UBC Theses and Dissertations
Political strategy and tactics of communism; a study in total power Fic, Miroslav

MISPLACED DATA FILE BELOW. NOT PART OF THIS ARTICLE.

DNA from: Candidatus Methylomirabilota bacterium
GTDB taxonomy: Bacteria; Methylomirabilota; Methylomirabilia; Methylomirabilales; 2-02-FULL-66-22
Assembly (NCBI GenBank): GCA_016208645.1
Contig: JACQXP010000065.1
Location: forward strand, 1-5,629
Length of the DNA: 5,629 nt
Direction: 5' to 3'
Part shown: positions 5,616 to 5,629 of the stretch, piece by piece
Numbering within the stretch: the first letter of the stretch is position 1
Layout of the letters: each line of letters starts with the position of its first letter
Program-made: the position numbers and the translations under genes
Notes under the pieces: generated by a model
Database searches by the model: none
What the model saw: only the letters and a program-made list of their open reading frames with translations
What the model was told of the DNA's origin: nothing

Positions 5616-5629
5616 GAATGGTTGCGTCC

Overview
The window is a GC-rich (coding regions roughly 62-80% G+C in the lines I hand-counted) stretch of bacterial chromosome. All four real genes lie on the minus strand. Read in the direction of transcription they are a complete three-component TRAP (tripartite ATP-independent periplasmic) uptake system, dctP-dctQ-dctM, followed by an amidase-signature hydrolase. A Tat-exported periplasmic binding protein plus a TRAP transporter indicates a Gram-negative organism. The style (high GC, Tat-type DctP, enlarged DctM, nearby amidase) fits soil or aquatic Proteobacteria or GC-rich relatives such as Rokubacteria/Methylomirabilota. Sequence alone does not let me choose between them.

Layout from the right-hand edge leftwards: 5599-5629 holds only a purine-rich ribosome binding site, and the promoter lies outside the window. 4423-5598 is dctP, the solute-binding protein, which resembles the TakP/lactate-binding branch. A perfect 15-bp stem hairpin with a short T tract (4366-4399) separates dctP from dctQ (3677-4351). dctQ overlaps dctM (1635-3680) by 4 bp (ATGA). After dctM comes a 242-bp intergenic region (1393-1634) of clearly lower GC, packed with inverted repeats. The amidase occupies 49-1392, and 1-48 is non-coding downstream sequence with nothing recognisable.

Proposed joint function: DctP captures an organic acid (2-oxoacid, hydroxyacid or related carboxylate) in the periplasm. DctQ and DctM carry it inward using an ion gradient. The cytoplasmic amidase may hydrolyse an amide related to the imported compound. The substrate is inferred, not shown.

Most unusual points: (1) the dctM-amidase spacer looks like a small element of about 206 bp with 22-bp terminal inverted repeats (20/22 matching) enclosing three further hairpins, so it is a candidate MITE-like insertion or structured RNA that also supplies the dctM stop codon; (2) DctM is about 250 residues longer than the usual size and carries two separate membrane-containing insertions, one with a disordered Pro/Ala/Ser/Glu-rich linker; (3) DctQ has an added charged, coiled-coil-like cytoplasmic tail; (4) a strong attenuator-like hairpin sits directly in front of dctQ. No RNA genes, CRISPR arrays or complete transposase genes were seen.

This essay is an attempt to analyze communism in terms of power. It tries to describe the power machinery of communism and to formulate principles upon which it operates. This description is undertaken in the belief that the great problem of our day is not the communist ideology, but rather the maxims and Imperatives of total power which impel the communist power machinery in its behaviour. This paper develops a thesis that communism is a system of total power, that it is a system which rejects the principle of political equilibrium and operates a centrally-directed and a highly integrated pyramid of social forces. Therefore it is not governed in its behaviour by the free will of its leaders, but rather is driven by an objective law of the necessity of total power, under which the leading communists are only executing its maxims and its imperatives e Its actions are motivated by the iron law of permanent expansion of power through the acquisition of new power areas within and outside its base. To expand within its base, the communist power system makes use of permanently operating tensions generated by the interaction of key social institutions. Further, it utilizes any momentary resentment against governmental and civil authority and uses and converts every social organization within its reach into instruments of expansion. In short, the thesis of this paper is that tyranny must feed on conquest or die. The first part of this work is theoretical and is devoted to problems of power. It opens with an attempt to formulate the general concept of political power. Later, it attempts to describe the communist monopolistic concept of political power and its sources. Finally, it attempts to formulate the pattern of behaviour of the communist power system- its strategy and its tactics. Because of the immense scope of the subject-matter, the first part touches on only some of the most important problems and is inevitably sketchy. The second part of this study deals with the application of the theory of total power. It discusses the origin of the communist system of total power; i.e., how it was established by the Bolshevik seizure of power in Russia in 1917. Further, it describes the machinery of Soviet dictatorship by means of which the communist power system has consolidated and increased its strength. Finally, this second part deals with the methods of expansion - how the communist power system acquired new power areas and advances of strength through the operation of its agencies in various parts of the world. Attempting to be an objective analysis of the communist power system, this study is descriptive rather than critical. Therefore, it does not portray nor does it evaluate the communist power system against the background of our own ethical standards. So far as the sources are concerned, this study relies on the original works of leading Soviet, as well as non-Soviet Marxian theoreticians, rather than, on secondary sources where these works are merely interpreted.
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